Like many things in life, recruiting healthcare professionals can be a mix of science and art. Even if you are skilled at both disciplines, though, mistakes can derail the most successful recruiters. A bad hire can mean wasted money and hours spent onboarding and can lead to reduced morale among staff.
Here are five healthcare recruitment mistakes you need to avoid.
Forcing a Fit
Recruiters can fall into a trap trying to fill open positions. They may believe if a candidate has made it through to the interview stage, it’s best to quickly make the hire at all costs. But this approach is problematic – forcing a fit where there isn’t one.
If you choose to overlook missing skills, ignore red flags, or discount a cultural fit in order to make a rapid hire, it can lead to costly results later. Don’t force a fit simply because of the time, money, and resources you have already invested in the process. Extending your search to find the right match should ultimately cost less and be more beneficial to the organization in the long run.
Overlooking Internal Candidates
Job boards and social media sites such as LinkedIn make it easier than ever to source candidates. You can surface the right skills and experience with less effort than it used to take. But you’re typically dealing with recruits outside the organization, which can make placement a little more challenging.
A big mistake many healthcare recruiters make is overlooking internal candidates. While some may not be actively seeking a new role, putting focus on current employees can lead to easier, faster hires. They are already in the system and acclimated to the organization’s culture, expectations, and workflows. Take the time to explore existing resources, which should translate to a shortened time to productivity.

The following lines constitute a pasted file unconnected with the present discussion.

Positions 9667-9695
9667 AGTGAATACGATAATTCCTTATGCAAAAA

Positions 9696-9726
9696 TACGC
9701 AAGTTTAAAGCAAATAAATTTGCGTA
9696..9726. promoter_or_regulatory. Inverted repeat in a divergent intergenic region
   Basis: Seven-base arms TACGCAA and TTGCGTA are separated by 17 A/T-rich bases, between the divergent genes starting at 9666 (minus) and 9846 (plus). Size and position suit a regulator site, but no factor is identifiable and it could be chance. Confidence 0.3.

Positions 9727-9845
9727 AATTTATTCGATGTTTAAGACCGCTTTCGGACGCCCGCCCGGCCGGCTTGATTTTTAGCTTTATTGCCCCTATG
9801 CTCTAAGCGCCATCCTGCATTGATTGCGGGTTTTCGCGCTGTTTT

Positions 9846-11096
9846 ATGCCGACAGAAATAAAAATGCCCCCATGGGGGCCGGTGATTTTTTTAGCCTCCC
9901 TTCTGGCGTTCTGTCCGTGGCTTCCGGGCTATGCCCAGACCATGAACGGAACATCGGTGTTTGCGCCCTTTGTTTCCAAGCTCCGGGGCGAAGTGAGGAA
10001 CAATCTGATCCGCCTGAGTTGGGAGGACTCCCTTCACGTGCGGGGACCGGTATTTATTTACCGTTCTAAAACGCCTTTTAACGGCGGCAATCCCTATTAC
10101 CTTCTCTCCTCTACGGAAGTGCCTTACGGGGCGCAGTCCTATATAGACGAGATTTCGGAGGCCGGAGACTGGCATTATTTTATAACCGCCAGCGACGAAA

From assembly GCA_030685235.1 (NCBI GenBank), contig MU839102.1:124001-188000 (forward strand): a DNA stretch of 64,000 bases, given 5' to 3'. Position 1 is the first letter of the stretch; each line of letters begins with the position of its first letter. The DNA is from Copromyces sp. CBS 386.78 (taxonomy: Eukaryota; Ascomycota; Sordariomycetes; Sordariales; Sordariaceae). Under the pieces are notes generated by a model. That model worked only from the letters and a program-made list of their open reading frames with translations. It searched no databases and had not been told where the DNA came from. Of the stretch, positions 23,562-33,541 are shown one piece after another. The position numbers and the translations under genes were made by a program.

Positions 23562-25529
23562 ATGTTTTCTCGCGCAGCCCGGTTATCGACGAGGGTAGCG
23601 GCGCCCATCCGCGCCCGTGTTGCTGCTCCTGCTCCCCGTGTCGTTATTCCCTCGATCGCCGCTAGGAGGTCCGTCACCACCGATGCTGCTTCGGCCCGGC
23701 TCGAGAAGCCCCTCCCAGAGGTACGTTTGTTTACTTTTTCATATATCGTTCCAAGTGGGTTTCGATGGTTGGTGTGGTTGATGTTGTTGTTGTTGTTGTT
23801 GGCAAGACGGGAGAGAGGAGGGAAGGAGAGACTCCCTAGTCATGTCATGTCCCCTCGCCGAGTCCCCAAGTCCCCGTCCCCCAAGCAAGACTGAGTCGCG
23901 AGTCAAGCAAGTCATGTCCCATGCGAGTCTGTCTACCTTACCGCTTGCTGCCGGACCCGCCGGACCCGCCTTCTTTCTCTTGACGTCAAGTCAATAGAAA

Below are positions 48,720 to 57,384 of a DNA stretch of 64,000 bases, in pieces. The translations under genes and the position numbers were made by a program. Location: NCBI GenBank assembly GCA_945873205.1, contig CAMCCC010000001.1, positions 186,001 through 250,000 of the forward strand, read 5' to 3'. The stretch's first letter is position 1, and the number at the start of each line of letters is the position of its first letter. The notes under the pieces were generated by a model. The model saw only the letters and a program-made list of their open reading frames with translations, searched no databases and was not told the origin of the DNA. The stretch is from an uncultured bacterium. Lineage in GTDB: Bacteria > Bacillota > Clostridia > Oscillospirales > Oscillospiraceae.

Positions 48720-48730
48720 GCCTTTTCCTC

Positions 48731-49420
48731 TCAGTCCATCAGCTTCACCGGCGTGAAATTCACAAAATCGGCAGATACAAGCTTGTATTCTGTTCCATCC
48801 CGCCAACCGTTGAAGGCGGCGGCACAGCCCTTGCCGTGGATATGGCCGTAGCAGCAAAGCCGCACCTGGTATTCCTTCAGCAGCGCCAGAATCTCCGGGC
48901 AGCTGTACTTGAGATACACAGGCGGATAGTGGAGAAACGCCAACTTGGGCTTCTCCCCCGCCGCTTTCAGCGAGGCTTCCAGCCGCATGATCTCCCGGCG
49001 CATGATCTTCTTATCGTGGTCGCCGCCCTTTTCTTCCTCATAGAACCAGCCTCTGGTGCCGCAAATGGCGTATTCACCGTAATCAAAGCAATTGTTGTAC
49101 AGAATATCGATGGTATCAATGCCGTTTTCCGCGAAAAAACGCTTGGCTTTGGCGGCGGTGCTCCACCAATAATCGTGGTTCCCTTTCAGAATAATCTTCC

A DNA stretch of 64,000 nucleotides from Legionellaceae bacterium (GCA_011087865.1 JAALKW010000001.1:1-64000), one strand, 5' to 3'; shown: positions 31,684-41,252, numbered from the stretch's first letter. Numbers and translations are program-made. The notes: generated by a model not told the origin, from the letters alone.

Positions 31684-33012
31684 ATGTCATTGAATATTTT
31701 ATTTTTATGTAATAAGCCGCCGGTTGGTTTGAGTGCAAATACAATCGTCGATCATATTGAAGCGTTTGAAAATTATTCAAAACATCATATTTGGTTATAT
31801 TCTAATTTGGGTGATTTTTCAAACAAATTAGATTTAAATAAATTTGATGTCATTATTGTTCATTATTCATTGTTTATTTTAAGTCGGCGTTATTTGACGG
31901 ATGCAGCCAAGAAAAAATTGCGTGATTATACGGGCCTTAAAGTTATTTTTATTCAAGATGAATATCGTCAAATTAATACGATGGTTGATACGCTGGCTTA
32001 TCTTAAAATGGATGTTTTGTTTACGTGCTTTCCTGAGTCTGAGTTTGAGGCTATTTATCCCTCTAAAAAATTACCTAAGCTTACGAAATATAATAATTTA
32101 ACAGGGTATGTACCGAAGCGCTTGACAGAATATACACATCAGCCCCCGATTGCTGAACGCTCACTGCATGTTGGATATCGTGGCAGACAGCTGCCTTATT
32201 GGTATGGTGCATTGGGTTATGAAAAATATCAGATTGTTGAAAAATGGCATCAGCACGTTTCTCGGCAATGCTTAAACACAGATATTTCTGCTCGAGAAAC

Ignoring Impact of a Company's Culture
An organization’s culture reflects its values, attitudes, and expectations, which can heavily influence a candidate’s decision to choose – and remain with – an employer. Recruiters who ignore the cultural component to hiring risk placing individuals in settings they will ultimately leave.
Lower retention rates impact staff, patients, families, and others negatively, so it is important that you understand a company's culture in order to effectively convey what work life will be like for your candidates.
Reaching Out to Active Candidates Only
Recruiting active job seekers makes sense. Candidates responding to job postings are often highly motivated because they're:
- Dissatisfied with their current position
- Looking for better-paying work
But, while those motivations are reasonable, your candidate pool shouldn't end with active candidates. Ignoring passive job seekers – those who aren’t considering a move – can eliminate many suitable recruits who embody the skills, qualities, and experience you’re looking for in a candidate.
Employees who aren’t thinking of leaving might consider a new role and may be influenced to apply for a position if it’s made known to them. And even if they don't apply immediately, you can begin to establish a connection with a passive recruit and be top-of-mind if they want to make a move in the future.
Taking a One-size-fits-all Approach
Health systems and hospitals often have multiple influencers or contributors to hiring practices. Board members, administrators, medical staff, and others may bring unique insights about recruitment due to differing backgrounds and other factors.
In fact, a study surveying various members within healthcare organizations revealed useful insight into how members of the same organization can hold both similar and divergent values regarding physician recruitment. So it’s important to account for divergent perspectives in your recruiting activities.
Need help on your next recruitment campaign? Connect with Philip Prigal at email@example.com to find out which recruitment solutions work best for your organization.